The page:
Some special feature of G76 (the threading command)

Fanuc's threading command is pretty powerful - and very helpful. It will allow you to completely machine a thread with one command in your program, regardless of how many passes the threading tool must make. The G76 command is given after the threading tool approaches the diameter to be threaded - away from the diameter in Z and above or below the diameter in X (above for outside diameter threads and below for inside diameter threads).

Though the actual words given for G76 will vary even among Fanuc controls, the functions they control include:

  • Major/minor diameter of the thread (major for ID threads and minor for OD threads) - This is done with the X word for all Fanuc control models.

  • End point for threading - This is done with the Z word.

  • Total thread depth - This is a radial value (again, actual thread depth) and is done with either the K word or P word depending upon control model.

  • Depth of first pass - This controls how many passes will be made. The machine will make shallower and shallower successive passes. The word that controls this could be a D word or Q word, depending on model.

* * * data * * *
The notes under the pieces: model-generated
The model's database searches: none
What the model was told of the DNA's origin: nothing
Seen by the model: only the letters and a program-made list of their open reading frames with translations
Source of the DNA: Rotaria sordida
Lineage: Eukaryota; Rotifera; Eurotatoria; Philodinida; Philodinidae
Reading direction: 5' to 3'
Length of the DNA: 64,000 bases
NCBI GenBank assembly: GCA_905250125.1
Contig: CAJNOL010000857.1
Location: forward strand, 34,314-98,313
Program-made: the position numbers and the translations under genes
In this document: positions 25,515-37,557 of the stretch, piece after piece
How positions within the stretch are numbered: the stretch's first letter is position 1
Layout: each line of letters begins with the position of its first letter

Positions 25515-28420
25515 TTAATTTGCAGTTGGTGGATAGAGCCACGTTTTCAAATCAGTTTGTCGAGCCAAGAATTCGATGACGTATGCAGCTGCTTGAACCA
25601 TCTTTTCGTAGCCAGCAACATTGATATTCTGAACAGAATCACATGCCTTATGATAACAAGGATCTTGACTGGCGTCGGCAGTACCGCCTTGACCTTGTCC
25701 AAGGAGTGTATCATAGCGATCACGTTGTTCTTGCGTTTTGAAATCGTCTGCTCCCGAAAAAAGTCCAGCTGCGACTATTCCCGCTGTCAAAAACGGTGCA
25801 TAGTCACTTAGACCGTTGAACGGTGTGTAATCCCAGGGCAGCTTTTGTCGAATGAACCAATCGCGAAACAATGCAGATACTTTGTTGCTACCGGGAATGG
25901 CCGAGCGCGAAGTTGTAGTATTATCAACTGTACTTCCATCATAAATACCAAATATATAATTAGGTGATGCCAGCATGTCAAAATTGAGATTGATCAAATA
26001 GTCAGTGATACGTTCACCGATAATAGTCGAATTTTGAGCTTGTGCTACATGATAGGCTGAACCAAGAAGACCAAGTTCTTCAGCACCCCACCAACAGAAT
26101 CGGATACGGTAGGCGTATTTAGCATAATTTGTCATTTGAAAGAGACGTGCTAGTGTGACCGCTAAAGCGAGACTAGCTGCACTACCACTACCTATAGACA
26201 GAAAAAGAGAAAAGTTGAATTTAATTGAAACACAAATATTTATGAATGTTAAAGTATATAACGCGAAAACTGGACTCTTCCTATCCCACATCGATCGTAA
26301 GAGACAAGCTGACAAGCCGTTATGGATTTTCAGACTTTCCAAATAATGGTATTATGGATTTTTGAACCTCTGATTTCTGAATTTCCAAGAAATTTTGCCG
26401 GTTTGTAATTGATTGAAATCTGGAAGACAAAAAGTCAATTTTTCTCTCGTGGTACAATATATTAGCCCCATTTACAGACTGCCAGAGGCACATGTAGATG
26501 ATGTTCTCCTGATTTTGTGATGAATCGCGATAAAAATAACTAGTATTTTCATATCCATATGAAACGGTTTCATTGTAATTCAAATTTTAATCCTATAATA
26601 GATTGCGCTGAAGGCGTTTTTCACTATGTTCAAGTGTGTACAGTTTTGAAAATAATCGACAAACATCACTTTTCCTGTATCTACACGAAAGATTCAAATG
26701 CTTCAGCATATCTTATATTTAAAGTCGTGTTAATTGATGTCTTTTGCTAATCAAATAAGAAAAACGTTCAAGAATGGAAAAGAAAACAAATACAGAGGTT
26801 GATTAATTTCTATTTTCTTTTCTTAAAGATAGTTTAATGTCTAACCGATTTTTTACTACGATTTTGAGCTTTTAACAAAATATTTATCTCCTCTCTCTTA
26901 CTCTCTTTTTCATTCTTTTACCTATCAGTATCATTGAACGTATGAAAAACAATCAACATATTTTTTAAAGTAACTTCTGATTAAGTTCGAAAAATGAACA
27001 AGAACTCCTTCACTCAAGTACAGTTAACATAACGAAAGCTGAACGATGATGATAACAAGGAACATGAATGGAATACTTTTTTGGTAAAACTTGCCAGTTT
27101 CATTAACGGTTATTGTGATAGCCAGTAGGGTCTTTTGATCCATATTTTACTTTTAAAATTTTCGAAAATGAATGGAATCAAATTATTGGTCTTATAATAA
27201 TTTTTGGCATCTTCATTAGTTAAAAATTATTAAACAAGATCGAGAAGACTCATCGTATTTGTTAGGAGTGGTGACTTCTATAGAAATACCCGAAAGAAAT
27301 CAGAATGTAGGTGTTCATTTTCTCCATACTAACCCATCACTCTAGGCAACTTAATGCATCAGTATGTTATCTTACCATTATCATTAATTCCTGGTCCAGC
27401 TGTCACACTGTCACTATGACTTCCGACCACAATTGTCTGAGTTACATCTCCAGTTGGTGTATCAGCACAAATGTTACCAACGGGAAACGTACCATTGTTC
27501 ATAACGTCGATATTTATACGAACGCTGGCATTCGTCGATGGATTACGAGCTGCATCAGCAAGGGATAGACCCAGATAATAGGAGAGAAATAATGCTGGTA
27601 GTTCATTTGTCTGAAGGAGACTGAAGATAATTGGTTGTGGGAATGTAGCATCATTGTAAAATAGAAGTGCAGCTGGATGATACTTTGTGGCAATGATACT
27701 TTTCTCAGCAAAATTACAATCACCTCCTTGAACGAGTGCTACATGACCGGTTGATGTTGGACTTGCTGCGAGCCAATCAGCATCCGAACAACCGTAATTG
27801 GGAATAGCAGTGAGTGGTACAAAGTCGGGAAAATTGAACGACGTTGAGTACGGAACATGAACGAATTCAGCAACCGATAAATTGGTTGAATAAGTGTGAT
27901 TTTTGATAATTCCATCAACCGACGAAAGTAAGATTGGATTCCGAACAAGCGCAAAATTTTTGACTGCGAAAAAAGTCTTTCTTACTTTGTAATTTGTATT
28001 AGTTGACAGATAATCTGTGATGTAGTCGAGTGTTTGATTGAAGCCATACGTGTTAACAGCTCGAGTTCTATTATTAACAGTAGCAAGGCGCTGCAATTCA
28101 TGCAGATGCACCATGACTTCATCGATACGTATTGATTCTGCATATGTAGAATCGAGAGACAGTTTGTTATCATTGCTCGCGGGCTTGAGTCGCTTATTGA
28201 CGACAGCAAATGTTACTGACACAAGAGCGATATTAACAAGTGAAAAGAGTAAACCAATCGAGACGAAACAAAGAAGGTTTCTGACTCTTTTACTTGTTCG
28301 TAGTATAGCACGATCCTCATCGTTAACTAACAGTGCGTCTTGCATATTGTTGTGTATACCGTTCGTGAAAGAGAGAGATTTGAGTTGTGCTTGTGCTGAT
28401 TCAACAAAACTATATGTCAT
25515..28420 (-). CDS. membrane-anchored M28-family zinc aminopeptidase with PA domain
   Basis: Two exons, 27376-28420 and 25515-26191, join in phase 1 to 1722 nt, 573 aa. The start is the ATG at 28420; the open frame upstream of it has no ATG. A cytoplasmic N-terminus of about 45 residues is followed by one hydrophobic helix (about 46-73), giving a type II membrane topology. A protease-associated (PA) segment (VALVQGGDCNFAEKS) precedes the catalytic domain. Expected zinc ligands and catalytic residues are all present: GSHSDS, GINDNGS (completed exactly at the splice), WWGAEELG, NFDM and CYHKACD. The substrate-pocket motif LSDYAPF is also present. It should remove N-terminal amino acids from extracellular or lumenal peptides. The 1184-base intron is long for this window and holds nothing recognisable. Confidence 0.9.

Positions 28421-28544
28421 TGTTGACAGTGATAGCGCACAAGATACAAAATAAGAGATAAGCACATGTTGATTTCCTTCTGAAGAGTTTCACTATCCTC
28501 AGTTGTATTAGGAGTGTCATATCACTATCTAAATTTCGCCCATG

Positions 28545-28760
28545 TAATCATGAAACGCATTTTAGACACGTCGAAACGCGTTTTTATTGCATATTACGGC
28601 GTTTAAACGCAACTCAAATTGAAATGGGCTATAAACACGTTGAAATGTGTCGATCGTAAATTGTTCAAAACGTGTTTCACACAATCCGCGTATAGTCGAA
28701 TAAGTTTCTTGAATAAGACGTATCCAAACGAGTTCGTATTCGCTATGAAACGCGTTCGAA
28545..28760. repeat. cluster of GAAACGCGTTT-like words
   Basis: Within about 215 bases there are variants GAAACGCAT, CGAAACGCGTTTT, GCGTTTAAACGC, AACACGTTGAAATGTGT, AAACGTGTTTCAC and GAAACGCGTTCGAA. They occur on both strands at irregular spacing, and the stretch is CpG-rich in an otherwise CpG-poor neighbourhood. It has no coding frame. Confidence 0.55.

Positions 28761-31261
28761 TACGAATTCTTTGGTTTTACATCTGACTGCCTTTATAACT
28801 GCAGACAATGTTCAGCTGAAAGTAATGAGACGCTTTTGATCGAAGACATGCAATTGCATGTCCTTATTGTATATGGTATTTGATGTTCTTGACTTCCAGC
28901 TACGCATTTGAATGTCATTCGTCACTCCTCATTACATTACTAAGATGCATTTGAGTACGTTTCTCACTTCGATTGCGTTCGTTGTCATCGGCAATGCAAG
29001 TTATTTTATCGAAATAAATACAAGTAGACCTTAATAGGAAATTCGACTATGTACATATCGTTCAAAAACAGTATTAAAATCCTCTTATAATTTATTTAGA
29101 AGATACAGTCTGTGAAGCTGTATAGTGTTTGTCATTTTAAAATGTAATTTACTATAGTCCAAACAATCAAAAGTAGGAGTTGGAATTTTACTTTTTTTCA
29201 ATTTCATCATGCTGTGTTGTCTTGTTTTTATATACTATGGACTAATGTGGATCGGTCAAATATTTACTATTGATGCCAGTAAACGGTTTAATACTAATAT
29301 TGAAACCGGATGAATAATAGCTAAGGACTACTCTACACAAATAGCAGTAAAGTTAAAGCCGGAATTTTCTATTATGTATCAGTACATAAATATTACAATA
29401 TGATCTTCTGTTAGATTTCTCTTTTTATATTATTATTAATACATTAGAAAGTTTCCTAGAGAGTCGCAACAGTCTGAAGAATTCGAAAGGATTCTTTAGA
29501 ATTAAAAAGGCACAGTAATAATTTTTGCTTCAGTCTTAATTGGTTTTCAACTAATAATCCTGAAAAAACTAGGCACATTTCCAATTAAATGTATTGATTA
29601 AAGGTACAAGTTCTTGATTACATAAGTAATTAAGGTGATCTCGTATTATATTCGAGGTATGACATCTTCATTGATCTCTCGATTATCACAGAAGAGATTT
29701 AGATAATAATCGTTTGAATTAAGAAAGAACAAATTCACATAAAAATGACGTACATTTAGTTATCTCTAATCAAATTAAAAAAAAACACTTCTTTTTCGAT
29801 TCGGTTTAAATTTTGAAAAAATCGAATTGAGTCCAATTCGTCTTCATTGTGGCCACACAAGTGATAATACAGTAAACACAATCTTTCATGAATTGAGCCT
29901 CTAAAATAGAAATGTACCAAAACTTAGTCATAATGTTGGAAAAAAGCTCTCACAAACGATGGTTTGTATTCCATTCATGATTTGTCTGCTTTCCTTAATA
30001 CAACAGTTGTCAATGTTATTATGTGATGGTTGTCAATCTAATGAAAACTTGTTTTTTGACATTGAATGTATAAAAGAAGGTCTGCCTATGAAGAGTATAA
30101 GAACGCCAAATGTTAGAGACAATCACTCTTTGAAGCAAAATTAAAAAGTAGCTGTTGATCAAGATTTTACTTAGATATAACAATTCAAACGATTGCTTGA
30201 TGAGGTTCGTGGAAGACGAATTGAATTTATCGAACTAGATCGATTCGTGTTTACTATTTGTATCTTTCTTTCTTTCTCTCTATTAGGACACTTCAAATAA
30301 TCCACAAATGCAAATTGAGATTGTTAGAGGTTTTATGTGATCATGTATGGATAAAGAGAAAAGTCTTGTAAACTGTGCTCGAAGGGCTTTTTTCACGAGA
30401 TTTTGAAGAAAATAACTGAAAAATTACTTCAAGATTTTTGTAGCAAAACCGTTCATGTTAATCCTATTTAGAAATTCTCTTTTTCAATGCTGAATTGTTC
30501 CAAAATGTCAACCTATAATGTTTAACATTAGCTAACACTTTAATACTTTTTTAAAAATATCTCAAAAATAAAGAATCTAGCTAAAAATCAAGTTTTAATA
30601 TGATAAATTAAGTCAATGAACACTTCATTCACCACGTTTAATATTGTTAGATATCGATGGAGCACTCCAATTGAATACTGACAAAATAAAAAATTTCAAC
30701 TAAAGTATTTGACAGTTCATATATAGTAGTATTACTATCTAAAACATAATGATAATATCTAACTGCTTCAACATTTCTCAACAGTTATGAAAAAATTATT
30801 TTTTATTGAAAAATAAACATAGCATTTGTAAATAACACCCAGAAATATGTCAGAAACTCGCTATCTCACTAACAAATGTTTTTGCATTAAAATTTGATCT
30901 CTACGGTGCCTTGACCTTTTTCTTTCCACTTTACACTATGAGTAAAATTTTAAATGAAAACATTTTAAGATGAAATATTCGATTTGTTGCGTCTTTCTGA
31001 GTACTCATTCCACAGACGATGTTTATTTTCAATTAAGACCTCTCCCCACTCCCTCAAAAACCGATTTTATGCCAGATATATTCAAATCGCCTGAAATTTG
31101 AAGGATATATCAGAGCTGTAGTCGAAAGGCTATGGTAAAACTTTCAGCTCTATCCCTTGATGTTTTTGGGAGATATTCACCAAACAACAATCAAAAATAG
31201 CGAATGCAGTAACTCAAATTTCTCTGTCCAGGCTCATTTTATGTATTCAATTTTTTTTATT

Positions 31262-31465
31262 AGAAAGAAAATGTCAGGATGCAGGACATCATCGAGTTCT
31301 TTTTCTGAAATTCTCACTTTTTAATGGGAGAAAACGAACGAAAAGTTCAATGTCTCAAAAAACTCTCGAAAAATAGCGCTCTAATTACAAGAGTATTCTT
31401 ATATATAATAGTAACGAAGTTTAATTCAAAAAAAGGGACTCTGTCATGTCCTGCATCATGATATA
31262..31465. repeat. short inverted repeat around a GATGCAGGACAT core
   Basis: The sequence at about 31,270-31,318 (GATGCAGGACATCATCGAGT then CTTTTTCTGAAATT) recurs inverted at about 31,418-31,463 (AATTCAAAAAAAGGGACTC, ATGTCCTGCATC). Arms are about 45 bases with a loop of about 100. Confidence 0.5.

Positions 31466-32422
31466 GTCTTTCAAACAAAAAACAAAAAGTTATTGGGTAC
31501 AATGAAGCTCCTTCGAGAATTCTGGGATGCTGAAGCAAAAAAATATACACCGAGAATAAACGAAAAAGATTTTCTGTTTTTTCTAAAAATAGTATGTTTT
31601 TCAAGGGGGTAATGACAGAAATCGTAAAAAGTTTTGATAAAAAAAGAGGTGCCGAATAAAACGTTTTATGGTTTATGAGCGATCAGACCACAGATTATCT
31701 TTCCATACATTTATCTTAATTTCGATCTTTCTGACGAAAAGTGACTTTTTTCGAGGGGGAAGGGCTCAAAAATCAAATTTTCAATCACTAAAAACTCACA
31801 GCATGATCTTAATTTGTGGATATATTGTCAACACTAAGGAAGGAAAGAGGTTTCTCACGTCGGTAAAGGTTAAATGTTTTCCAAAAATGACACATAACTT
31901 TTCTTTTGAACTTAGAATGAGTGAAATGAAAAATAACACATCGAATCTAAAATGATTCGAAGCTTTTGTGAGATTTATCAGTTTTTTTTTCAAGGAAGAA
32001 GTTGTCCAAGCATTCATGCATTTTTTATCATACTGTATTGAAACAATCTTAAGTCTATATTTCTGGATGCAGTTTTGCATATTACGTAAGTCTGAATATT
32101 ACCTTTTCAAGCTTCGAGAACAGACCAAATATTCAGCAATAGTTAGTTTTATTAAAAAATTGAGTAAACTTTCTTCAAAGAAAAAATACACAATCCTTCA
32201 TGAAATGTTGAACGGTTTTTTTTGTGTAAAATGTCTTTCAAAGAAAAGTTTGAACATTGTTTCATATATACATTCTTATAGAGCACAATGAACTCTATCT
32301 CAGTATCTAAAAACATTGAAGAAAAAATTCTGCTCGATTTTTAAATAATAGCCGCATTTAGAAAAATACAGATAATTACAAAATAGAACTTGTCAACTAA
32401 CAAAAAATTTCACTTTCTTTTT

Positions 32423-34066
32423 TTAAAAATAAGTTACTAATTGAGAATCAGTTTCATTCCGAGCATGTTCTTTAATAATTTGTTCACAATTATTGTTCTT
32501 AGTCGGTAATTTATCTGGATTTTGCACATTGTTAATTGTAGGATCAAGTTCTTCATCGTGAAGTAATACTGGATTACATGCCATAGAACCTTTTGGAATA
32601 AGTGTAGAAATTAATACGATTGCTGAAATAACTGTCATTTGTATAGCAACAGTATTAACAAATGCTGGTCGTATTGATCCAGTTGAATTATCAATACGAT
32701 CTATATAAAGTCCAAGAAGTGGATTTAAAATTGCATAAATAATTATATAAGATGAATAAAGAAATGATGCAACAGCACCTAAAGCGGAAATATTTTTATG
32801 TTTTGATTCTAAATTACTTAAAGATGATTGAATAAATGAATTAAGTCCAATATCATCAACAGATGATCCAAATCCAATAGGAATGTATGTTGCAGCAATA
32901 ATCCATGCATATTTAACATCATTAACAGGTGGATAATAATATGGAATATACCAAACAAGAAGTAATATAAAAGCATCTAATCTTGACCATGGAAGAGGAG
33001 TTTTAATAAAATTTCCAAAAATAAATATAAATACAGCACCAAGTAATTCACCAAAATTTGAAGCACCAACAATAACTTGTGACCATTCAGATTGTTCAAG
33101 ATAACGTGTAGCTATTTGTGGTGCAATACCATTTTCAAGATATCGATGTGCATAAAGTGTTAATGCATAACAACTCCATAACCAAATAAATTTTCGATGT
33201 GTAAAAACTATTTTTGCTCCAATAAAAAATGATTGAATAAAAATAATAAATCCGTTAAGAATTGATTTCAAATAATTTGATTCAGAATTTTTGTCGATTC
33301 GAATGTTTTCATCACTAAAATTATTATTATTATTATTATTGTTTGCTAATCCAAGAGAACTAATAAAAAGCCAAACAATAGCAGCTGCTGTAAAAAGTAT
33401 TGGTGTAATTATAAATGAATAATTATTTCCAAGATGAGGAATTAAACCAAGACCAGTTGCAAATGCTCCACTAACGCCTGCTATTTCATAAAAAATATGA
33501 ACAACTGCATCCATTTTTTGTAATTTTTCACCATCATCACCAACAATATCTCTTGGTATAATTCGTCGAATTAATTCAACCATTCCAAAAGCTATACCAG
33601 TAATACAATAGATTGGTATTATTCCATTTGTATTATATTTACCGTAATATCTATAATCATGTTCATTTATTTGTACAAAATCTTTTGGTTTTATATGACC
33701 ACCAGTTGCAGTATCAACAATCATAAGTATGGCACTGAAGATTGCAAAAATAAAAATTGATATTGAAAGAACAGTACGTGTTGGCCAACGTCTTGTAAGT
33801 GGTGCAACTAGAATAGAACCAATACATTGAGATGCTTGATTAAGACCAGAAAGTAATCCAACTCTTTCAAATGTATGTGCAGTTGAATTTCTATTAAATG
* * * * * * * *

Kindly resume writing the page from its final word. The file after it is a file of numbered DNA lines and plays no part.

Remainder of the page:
• Thread pitch - Done with the F word with all control models, this controls the feedrate for threading.

  • Tool angle - This specifies how the thread will be machined. If this value is specified, the control will machine on only the front side of the threading insert (as is normally desired). If this value is not specified, the tool will machine on both sides of the insert (plunging straight in). An A or P word specifies tool angle, depending upon model.

Again, the functions just described are pretty basic, and consistent from one thread to another. Here is an example command that machines an OD thread (approach position is above X value in threading command).:

  • O0016 (Program number)

  • N005 T0505 M41 (Select external threading tool and low spindle range)

  • N010 G97 S500 M03 (Start spindle fwd at 500 rpm)

  • N015 G00 X5.7 Z-0.8 M08 (Rapid to convenient starting position, start coolant)

  • N020 G76 X5.392 Z-1.88 K0.054 D0100 A60 F0.0625 (Chase 5.5-16 thread)

  • N025 G00 X8.0 Z6.0 (Rapid to safe index position)

  • N030 M01 (Optional stop)

  • .

  • .

  • .

If you have been using the G76 command on a regular basis, so far we haven't told you anything new. But there are some special, lesser-known functions of G76 that we'd like to relate.


Taper threading

When machining a taper thread, of course, the tool must make a tapered move when threading. The amount of taper is specified with an I word or R word, depending upon control model. This word does not specify the taper angle. Instead, it specifies the distance and direction from the end point of the thread to the start point of the thread along the X axis. For OD threads, this value will be negative - for ID threads, it will be positive (assuming you are machining in the negative Z direction, as is normally the case).